Down With the Ship With Mitt

A short, yet very astute piece by Michael Walsh appears today in the National Review.  In his article, Walsh essentially makes the same point I’ve been making, if less artfully, all along: Romney can’t beat Obama.

Back from the SS National Review’s tour of the eastern Caribbean to find the WaPo’s Chris Cillizza making the same point I made on board ship to cruisers and fellow speakers alike: You may think Obama is eminently beatable, but unlike Mitt Romney, he has a solid base that is a dead-certain lock to be there for him next year:

Everyone knows that President Obama has a problem with his political base heading into 2012. Except that he doesn’t.

. . . an examination of the polling data among key subgroups that constitute Obama’s base makes clear that he has as much support from them as any modern president seeking a second term.

“There is one immutable fact about President Obama’s reelection chances: Nobody has a more solid 44 percent base than he does,” Democratic pollster Peter Hart wrote in a not-entirely-uncritical memo assessing the state of political affairs a year out from the election.

Meanwhile, “electable” Romney stays moored at around a quarter of the GOP primary electorate, and as a “frontrunner” has been happily chucked overboard for every not-Romney flavor of the month, including Bachmann, Perry, Cain, and now Mr. Newt. Head-to-head with Romney next year, Obama will sink him handily.

If anything, the 25% figure may overstate Romney’s base, such as it is.  The latest RCP average has The Mittster holding steady at 21.6%.  Despite the fact he’s been running for president (and spending untold millions in support of this quest) since 2002, nearly 80% of the Republican electorate still aren’t buying what he’s selling.  Obama, on the other hand, will have a committed base twice that size who will knock on doors, man phone banks, drive dead people to the polls to vote, and do whatever else is necessary to re-elect their Messiah.  Romney, not so much:

Meanwhile, Say-Anything Mitt has no home port and is unlikely find one beyond the generic anti-Obama vote. Which, alas, will not be big enough or motivated enough to evict Cap’n Barry from the White House bridge as he madly steers the ship of state into the iceberg. Indeed, the campaign will begin and end with this photograph.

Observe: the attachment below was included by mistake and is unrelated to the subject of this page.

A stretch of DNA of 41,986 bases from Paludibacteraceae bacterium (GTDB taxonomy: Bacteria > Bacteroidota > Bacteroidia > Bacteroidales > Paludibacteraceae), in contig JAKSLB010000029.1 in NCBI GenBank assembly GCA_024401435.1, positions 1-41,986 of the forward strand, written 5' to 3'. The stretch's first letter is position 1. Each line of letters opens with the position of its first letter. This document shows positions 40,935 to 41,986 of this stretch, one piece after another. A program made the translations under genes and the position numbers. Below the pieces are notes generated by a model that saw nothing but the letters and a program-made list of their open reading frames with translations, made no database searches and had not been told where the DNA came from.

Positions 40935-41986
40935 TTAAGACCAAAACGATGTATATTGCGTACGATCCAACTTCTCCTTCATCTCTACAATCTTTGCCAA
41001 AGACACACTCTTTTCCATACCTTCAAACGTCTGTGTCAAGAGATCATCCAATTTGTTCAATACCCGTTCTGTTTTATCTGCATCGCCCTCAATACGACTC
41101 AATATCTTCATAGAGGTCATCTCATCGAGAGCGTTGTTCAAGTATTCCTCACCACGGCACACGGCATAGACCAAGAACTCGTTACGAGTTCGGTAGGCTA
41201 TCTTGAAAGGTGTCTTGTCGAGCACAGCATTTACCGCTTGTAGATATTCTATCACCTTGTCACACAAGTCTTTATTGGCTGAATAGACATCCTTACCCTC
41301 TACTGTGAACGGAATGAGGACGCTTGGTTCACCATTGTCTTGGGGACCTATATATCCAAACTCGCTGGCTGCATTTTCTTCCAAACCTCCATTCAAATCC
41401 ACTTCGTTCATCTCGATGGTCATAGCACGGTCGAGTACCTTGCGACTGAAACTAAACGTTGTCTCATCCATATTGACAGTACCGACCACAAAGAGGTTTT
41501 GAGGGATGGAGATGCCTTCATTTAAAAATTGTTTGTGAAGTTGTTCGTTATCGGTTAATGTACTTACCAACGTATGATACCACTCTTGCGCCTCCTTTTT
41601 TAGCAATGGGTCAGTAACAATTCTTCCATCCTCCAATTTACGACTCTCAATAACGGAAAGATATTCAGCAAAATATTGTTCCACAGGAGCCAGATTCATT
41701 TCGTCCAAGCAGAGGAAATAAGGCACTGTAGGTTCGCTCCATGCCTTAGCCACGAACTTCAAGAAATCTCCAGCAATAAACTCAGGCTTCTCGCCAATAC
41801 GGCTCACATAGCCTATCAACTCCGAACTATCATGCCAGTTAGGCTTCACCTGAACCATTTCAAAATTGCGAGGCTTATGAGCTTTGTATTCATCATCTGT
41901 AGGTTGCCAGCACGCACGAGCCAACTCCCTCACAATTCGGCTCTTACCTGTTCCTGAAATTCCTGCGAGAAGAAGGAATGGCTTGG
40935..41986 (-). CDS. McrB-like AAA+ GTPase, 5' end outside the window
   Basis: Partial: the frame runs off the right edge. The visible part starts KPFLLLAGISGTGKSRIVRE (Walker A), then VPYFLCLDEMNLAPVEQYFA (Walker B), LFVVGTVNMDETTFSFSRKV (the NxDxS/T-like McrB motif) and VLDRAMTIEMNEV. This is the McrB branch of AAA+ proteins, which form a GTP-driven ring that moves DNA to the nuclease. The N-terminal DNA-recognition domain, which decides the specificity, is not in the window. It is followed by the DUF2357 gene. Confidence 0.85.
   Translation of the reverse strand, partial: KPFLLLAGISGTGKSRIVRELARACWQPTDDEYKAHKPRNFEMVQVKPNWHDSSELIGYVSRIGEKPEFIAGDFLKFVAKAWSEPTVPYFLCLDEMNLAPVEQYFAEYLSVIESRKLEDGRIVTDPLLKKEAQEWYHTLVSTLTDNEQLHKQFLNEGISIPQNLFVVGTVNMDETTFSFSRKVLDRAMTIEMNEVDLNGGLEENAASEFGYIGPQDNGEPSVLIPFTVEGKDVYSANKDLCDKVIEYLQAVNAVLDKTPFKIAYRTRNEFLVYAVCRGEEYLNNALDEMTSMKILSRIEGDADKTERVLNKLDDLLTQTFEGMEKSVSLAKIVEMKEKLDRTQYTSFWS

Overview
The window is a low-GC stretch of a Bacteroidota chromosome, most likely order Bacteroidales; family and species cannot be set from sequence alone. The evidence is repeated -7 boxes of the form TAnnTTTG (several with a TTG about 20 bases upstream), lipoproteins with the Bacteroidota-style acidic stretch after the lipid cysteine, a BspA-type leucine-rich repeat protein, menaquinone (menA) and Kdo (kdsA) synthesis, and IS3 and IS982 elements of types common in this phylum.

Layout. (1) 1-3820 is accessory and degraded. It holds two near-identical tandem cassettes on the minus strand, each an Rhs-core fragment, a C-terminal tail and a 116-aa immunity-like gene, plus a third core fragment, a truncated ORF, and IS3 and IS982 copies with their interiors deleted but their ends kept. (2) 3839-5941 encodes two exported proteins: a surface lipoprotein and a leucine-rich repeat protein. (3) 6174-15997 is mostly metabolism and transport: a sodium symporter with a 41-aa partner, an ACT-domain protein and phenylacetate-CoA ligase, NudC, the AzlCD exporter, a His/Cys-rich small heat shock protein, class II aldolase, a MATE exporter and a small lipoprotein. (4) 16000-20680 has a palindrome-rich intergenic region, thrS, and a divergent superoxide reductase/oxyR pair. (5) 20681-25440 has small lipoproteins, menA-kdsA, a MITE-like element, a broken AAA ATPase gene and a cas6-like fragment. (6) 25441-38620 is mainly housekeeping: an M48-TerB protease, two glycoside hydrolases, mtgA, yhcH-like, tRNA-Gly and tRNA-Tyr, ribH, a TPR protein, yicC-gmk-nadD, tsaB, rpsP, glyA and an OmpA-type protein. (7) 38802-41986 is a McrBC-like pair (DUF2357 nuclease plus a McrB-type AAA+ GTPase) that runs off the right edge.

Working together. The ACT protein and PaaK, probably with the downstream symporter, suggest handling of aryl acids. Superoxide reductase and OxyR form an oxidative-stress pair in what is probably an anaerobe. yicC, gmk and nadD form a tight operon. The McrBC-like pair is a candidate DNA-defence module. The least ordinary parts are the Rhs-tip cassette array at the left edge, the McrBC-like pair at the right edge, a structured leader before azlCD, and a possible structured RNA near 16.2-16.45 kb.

Sorry, but that’s the truth.

There’s plenty more where that photo came from, and Team Obama is salivating over the prospect that Republicans may nominate a guy with such a target-rich resume and for whom, unlike Obama, there is near zero enthusiasm among the base.  The fact of the matter is this: Beyond the beltway establishment, Romney has no constituency. He can’t even win his home state.  Think about that.  Even Mondale won his home state.  But Mitt won’t.  Barack Obama’s presidency is at least as much a failure as Jimmy Carter’s, but in 1980 Republicans had a candidate about whom they were excited.  Had Republicans nominated a Mitt Romney in 1980, Carter may well have won.   Who among Republicans could have generated the needed enthusiasm to beat Obama in 2012? Walsh provides a name:

Say what you will about Sarah Palin, but she would have brought a super-energized base of productive taxpaying citizens with her that might have competed favorably with the Obamabots.

I can’t argue with that.  Had Governor Palin thrown her hat in the ring, she would have united the conservatives and sent Mitt back to Massachusetts (where he would have been free to spend millions more plotting his next losing campaign) — and Obama back to the streets of Chicago for more community organizing (an endeavor more commensurate to his “qualifications”). But she decided against a 2012 run, which undoubtedly resulted in cheers within the GOP Establishment because now it appears they’ll have their nominee. But Romney can’t beat Obama, and we’ll be stuck with another four years of Hopenchange.

The harm a Romney nomination inflicts on conservatives won’t be limited to the White House.  As even George Will noted, the lack of conservative enthusiasm a Romney candidacy engenders may even cost Republicans the Senate in 2012.  None of this matters, of course, to the ideologically unmoored Romney since the only issue on which he’s shown consistency is his desire to be president.  The last remaining hope for conservatives is for them to coalesce behind one of the non-Mitt candidates. However, at this point in time given the cast of characters from which to choose, such an outcome increasingly appears to be an exercise in futility, as Walsh notes:

What can be done at this late date, I have no idea. And neither do the Republicans.

Indeed. Here’s hoping one of the non-Mitt candidates rises to the occasion with alacrity.

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